When entering a MAT program, an initial evaluation is performed by a physician or other medical professional. In this assessment, a series of screening and diagnostic questions can be asked so that a substance use disorder can be identified. This evaluation also identifies co-occurring disorders that may need consideration during treatment. This information will help the clinical team know if the client will be a good candidate for MAT.
It is important to know that medication alone does not treat substance use disorder. Medical experts agree that full treatment of a substance use disorder uses evidence-based psychosocial therapy, education, development of relapse prevention strategies and medication when appropriate.
Once an MAT plan is established (if applicable), how long it continues depends on the individual client, the prescriber and the treatment team. There is no predetermined length of time for MAT, but doses are often decreased after healthy routines are established and emotional sobriety takes root.
If you have been struggling with alcohol or opioid addiction and would like to consider medication-assisted treatment, you have options for rehab. We can help guide you through the process. Call one of our representatives today to get started on your journey to recovery.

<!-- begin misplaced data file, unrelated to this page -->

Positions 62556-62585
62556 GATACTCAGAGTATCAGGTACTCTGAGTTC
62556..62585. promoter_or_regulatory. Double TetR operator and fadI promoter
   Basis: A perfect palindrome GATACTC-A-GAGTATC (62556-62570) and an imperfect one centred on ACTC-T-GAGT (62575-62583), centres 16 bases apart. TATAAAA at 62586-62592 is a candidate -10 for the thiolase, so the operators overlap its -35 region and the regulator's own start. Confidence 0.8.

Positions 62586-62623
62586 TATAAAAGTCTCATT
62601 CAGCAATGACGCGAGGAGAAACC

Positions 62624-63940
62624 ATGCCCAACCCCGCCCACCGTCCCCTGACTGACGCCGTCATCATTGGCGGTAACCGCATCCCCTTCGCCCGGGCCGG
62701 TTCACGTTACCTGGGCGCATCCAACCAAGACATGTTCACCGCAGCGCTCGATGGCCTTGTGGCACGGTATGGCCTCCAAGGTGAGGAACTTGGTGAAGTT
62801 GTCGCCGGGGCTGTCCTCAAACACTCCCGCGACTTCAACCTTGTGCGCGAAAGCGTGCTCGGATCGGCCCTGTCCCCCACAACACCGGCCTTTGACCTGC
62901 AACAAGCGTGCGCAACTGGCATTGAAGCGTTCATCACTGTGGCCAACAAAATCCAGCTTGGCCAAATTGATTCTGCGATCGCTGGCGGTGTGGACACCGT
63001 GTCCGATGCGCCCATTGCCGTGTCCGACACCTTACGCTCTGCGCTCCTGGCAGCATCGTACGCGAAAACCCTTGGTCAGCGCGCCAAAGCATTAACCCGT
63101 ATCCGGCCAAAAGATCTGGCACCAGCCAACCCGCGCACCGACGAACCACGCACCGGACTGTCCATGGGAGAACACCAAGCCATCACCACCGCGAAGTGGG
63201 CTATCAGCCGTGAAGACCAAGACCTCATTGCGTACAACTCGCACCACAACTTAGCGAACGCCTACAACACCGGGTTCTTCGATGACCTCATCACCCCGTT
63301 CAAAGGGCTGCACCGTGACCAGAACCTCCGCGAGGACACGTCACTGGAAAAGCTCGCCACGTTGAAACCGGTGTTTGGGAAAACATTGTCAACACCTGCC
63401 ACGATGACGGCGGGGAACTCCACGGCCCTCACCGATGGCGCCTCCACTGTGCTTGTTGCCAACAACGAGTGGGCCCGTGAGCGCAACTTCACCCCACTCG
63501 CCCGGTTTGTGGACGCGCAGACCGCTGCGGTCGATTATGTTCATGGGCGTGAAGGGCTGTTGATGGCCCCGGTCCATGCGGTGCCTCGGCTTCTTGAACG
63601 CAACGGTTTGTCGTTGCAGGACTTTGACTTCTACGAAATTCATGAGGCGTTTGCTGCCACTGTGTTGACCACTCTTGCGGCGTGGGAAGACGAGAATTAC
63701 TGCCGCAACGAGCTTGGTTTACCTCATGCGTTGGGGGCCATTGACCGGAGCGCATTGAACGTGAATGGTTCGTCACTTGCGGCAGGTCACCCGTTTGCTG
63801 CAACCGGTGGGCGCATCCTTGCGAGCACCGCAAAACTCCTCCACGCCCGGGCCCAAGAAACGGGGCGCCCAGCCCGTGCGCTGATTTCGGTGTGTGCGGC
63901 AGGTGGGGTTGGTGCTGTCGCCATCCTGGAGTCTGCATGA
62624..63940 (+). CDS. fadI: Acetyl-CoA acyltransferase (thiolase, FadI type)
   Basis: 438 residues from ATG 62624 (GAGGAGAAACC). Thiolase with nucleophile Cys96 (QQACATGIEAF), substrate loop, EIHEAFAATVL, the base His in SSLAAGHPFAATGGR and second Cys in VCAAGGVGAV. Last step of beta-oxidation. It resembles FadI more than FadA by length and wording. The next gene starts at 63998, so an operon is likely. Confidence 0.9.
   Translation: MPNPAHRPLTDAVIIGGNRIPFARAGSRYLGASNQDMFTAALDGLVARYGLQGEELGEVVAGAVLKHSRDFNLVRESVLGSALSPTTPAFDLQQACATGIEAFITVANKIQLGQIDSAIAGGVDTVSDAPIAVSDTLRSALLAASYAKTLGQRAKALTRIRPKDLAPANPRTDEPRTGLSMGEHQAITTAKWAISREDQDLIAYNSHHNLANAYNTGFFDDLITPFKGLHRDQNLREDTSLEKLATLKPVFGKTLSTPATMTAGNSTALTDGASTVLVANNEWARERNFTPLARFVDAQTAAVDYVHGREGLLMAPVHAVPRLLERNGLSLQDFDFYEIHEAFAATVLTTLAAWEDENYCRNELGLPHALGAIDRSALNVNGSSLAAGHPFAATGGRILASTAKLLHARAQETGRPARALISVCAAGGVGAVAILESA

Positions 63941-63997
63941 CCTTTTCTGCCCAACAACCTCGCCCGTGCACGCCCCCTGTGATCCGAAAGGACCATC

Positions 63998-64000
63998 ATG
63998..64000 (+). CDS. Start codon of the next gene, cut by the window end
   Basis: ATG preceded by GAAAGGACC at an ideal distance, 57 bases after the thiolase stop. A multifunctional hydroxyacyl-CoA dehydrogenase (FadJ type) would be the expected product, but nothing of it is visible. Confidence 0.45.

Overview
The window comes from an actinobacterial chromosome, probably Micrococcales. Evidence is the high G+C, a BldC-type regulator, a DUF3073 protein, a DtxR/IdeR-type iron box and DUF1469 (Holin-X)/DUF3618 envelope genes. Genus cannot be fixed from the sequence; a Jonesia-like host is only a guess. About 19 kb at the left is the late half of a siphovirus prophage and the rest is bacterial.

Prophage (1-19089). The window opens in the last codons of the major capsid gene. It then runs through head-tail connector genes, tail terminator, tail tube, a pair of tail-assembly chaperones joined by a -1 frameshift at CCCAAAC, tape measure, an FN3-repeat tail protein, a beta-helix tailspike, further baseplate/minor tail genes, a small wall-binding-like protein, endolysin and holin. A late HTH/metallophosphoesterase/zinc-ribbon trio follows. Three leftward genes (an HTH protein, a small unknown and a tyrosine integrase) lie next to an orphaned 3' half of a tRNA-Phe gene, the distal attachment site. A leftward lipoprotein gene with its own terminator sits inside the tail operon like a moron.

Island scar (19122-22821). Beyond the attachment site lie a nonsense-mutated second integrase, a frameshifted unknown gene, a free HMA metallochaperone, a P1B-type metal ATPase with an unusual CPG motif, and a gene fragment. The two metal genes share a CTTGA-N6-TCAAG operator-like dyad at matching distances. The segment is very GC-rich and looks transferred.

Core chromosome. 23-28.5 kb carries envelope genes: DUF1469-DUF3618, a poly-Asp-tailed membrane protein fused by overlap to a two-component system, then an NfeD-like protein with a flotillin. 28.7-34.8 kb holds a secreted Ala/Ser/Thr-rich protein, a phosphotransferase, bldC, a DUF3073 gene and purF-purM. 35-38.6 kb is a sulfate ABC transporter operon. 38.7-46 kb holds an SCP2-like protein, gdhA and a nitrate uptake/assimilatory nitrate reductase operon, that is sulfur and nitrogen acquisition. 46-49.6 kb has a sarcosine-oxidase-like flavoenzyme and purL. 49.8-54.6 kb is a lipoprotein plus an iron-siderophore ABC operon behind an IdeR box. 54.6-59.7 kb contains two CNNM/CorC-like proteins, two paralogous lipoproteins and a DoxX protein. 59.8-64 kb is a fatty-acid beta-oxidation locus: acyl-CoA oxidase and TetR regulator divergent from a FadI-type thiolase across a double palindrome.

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Substance Abuse and Mental Health Administration. “Medication-Assisted Treatment (MAT).” Updated in 2019. Accessed April 25, 2019.
Centers for Disease Control and Prevention. “Opioid Overdose.” Last updated in 2018. Accessed April 25, 2019.
Volkow, N. et al. “Medication-assisted therapies–tackling the opioid-overdose epidemic.” New England Journal of Medicine, 2014. Accessed April 25, 2019.
American Society of Addiction Medicine. “The ASAM National Practice Guidelines Supplement.” Published in 2015. Accessed April 25, 2019.
The AMFAR Foundation for AIDS Research. “Opioid and Health Indicators Database.” (n.d.). Accessed April 25, 2019.